Arsenic and cadmium are environmental pollutants, and although the evidence for adverse immune effects after prenatal arsenic and cadmium exposures is increasing, little is known about the underlying immunological mechanisms.We investigated the relationship between prenatal arsenic and cadmium exposures and a variety of T cell subpopulations measured in cord blood for 63 participants in the New Hampshire Birth Cohort Study. Post-partum toenail concentrations of arsenic and cadmium were used as an estimate of maternal exposure during pregnancy. The characteristics of cord blood proportions of T lymphocytes and subpopulations (expression of markers for Th1, Th2, Th17, Th1Th17, induced and natural regulatory T cells and NKTs) are presented.In regression analyses, maternal arsenic exposure levels were inversely associated with cord blood T helper memory cells (-21%, 95% CI: -36%, -3%) and the association was found to be stronger in females. They were also inversely associated with activated T helper memory cells, particularly in males (-26%, 95% CI: -43%, -3%). Similarly, inverse associations were observed between cadmium exposure levels and activated T helper memory cells (-16%, 95% CI: -30%, -1%) and also for T helper memory cells in females (-20%, 95% CI: -35%, -3%).The results suggest that prenatal exposures to relatively low levels of arsenic and cadmium may contribute to altered distribution of T cell populations at birth. These changes in theory, could have contributed to the previously reported immunosuppressive effects observed later in infancy/childhood.
View details for PubMedID 28662050
Association of Clinical Reactivity with Sensitization to Allergen Components in Multifood-Allergic Children.
journal of allergy and clinical immunology. In practice
Thirty percent of children with food allergies have multiple simultaneous allergies; however, the features of these multiple allergies are not well characterized serologically or clinically.We comprehensively evaluated 60 multifood-allergic patients by measuring serum IgE to key allergen components, evaluating clinical histories and medication use, performing skin tests, and conducting double-blind, placebo-controlled food challenges (DBPCFCs).Sixty participants with multiple food allergies were characterized by clinical history, DBPCFCs, total IgE, specific IgE, and component-resolved diagnostics (IgE and IgG4) data. The food allergens tested were almond, egg, milk, sesame, peanut, pecan, walnut, hazelnut, cashew, pistachio, soy, and wheat.Our data demonstrate that of the reactions observed during a graded DBPCFC, gastrointestinal reactions occurred more often in boys than in girls, as well as in individuals with high levels of IgE to 2S albumins from cashew, walnut, and hazelnut. Certain food allergies often occurred concomitantly in individuals (ie, cashew/pistachio and walnut/pecan/hazelnut). IgE testing to components further corroborated serological relationships between and among these clustered food allergies.Associations of certain food allergies were shown by DBPCFC outcomes as well as by correlations in IgE reactivity to structurally related food allergen components. Each of these criteria independently demonstrated a significant association between allergies to cashew and pistachio, as well as among allergies to walnut, pecan, and hazelnut.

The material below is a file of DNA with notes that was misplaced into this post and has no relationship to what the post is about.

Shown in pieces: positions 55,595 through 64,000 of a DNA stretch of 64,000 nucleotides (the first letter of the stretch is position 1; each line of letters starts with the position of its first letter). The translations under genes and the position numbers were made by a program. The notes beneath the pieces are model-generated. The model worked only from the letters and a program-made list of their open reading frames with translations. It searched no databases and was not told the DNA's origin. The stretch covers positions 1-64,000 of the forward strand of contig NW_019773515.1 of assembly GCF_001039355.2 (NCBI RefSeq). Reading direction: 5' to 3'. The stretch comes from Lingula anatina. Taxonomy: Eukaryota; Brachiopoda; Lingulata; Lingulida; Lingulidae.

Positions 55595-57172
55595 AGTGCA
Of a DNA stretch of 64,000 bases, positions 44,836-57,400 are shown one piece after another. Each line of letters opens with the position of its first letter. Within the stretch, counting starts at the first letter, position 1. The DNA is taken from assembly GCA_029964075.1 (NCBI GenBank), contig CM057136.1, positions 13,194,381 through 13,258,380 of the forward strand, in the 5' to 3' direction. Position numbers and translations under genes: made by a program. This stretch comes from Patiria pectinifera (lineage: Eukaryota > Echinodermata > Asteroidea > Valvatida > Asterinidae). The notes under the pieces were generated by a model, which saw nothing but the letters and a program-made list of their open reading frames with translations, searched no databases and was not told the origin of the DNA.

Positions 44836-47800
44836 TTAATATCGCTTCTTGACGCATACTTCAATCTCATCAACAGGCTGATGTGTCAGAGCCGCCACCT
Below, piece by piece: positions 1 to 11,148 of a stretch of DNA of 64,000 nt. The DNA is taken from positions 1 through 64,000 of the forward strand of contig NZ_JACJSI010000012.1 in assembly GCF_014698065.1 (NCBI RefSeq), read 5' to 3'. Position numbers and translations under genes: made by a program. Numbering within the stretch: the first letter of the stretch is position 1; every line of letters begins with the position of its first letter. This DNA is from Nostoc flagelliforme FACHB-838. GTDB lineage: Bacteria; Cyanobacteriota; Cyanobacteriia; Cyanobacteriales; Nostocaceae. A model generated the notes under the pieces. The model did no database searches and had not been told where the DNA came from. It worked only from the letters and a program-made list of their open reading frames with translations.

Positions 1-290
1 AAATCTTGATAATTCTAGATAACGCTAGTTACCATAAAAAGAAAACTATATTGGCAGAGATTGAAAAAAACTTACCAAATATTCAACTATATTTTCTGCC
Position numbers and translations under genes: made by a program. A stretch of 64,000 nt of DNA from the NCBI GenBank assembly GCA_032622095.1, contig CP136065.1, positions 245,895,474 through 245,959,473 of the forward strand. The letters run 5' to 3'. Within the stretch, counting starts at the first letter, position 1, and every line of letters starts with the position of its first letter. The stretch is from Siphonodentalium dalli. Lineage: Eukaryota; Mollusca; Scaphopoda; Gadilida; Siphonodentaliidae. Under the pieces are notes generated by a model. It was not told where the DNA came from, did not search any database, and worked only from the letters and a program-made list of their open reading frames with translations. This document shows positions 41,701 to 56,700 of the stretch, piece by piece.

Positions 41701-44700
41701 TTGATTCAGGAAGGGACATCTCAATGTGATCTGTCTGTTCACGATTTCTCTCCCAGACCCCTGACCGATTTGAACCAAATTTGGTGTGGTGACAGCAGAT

View details for DOI 10.1016/j.jaip.2017.01.016
View details for PubMedID 28351786
Deciphering the black box of food allergy mechanisms.
Annals of allergy, asthma & immunology : official publication of the American College of Allergy, Asthma, & Immunology
2017; 118 (1): 21-27
To review our current understanding of immunotherapy, the immune mechanisms underlying food allergy, and the methodological advances that are furthering our understanding of the role of immune cells and other molecules in mediating food allergies.Literature searches were performed using the following combination of terms: allergy, immunotherapy, food, and mechanisms. Data from randomized clinical studies using state-of-the-art mechanistic tools were prioritized.Articles were selected based on their relevance to food allergy.Current standard of care for food allergies is avoidance of allergenic foods and the use of epinephrine in case of severe reaction during unintentional ingestion. During the last few decades, great strides have been made in understanding the cellular and molecular mechanisms underlying food allergy, and this information is spearheading the development of exciting new treatments.Immunotherapy protocols are effective in desensitizing individuals to specific allergens; however, recurrence of allergic sensitization is common after discontinuation of therapy. Interestingly, in a subset of individuals, immunotherapy is protective against allergens even after discontinuation of immunotherapy. Whether this protection is permanent is currently unknown because of inadequate long-term follow-up data. Research on understanding the underlying mechanisms may assist in modifying protocols to improve outcome and enable sustained unresponsiveness, rather than a temporary relief against food allergies. The cellular changes brought about by immunotherapy are still a black box, but major strides in our understanding are being made at an exciting pace.
View details for DOI 10.1016/j.anai.2016.10.017
View details for PubMedID 28007085
View details for PubMedCentralID PMC5193239